While Nelson Mandela worked to bring peace into the world, a handful of actors worked to bring his character to life on the big screen.
Idris Elba and Morgan Freeman are two stars that took on the big task of portraying the late South African leader, who died today at age 95, and both Elba and Freeman are honored to be able to say they were able to impersonate such an icon in film.
"What an honor it was to step into the shoes of Nelson Mandela and portray a man who defied odds, broke down barriers, and championed human rights before the eyes of the world. My thoughts and prayers are with his family," Elba, who played Mandela in the film Mandela: Long Walk to Freedom, said in a statement obtained by E! News.
"I am stunned at this very moment, in mourning with the rest of the world and Madiba's family. We have lost one of the greatest human beings to have walked this earth, I only feel honored to be associated with him. He is in a better place now."
Freeman, who took on the role in the 2009 movie Invictus, said, "Today the world lost one of the true giants of the past century. Nelson Mandela was a man of incomparable honor, unconquerable strength, and unyielding resolve—a saint to many, a hero to all who treasure liberty, freedom and the dignity of humankind.
"As we remember his triumphs, let us, in his memory, not just reflect on how far we've come, but on how far we have to go. Madiba may no longer be with us, but his journey continues on with me and with all of us."
Dennis Haysbert also played Mandela in Goodbye Bafana, where he depicted the real-life hardships of the late leader's 27 years in prison on Robben Island.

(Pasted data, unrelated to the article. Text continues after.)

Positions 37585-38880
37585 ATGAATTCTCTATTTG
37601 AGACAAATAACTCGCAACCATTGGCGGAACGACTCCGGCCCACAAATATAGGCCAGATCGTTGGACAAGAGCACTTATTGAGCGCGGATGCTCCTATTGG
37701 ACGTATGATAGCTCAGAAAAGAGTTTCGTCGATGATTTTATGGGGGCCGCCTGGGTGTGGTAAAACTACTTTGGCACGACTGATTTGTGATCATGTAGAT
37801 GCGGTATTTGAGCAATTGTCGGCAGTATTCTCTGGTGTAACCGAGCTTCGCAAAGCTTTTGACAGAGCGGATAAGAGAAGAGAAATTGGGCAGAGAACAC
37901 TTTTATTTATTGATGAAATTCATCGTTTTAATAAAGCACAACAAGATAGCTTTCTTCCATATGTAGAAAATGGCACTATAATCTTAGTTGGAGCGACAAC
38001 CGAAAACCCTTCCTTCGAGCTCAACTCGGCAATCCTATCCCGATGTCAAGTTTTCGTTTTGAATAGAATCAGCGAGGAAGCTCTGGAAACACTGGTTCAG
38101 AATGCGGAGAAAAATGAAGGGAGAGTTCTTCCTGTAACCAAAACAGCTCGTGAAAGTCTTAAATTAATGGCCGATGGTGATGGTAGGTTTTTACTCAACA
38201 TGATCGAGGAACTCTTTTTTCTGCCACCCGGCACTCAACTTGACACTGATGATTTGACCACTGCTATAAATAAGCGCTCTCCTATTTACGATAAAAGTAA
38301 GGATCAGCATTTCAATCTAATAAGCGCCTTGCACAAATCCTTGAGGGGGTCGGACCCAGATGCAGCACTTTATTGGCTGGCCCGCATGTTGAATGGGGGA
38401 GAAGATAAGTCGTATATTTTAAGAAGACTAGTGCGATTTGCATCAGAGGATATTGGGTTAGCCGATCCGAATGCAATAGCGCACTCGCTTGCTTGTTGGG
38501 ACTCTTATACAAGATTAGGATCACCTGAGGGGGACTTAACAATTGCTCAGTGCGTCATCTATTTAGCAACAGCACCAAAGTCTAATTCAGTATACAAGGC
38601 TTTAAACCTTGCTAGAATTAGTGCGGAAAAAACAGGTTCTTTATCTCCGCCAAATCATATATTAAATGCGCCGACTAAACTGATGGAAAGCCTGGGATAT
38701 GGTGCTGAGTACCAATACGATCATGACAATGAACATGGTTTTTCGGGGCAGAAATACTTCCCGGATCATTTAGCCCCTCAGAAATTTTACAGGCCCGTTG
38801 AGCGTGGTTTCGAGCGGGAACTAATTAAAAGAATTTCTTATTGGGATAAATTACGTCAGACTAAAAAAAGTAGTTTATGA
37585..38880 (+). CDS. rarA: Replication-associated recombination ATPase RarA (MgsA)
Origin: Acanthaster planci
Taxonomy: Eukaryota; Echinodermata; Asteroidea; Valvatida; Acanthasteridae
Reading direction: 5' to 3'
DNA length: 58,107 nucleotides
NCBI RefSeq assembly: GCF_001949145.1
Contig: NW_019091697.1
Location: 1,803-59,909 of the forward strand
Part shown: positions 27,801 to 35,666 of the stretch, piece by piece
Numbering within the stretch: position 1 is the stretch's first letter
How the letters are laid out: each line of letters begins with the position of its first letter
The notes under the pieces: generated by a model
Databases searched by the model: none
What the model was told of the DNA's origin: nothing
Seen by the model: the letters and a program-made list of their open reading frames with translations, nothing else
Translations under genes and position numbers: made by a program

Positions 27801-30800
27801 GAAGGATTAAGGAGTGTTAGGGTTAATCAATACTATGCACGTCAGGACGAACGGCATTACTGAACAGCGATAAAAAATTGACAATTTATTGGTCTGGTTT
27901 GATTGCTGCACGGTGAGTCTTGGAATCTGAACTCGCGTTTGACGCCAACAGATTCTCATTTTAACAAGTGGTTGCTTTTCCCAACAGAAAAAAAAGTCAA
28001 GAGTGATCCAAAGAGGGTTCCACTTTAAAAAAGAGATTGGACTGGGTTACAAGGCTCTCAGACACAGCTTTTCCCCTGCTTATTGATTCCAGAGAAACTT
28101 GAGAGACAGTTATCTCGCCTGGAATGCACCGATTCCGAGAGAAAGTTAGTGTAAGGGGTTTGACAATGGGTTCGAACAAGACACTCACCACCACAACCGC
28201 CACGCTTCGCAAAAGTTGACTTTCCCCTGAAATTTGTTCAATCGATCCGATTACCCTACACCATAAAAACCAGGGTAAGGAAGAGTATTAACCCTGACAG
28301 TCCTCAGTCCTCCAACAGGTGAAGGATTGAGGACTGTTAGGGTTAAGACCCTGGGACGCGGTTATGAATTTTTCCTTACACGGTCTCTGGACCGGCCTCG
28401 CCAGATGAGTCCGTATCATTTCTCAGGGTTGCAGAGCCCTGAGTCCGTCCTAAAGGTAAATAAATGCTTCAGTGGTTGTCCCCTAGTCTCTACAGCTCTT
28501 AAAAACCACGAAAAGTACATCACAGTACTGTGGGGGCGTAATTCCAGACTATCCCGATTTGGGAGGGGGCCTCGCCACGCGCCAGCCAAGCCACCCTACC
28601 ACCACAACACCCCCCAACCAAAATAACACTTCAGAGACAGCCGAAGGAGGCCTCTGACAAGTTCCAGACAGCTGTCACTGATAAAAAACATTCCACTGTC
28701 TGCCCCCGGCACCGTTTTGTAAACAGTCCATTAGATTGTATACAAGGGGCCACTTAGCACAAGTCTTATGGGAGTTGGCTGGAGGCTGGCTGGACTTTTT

"Portraying Nelson Mandela, in the film Goodbye Bafana was a defining moment in my life and my career," Haysbert said. "We as a society, have been blessed to live in a time that Nelson Mandela has lived, loved, and led. What he has done for his country, his countrymen, and everyone on this planet may not be achieved again…ever. I will always honor him as a saint."
Elba's costar in Mandela: Long Walk to Freedom, Naomie Harris, released a statement saying, "I am deeply saddened by the loss of one of the greatest inspirational leaders of our time. Today South Africa lost its spiritual father. Too often violence and oppression lead to further violence and retribution. He taught us to fight back with peace.
"Long before we made this movie, I was inspired, as so many have been, by the leadership, grace and compassion of Nelson Mandela. While no single film can replicate a person's life, I am very proud to be part of our tribute to this extraordinary man. His accomplishments and approach to peace are lessons that will live on for generations."
The revered South African statesman, who spent 27 years in prison for treason before becoming the apartheid-torn country's first black president in 1994, died Thursday at his home after being in failing health for some time.
"Although we knew that this day would come, nothing can diminish our sense of a profound and enduring loss," South African President Jacob Zuma said.
"Our thoughts are with the South African people who today mourn the loss of the one person who, more than any other, came to embody their sense of a common nationhood. Our thoughts are with the millions of people across the world who embraced Madiba as their own, and who saw his cause as their cause."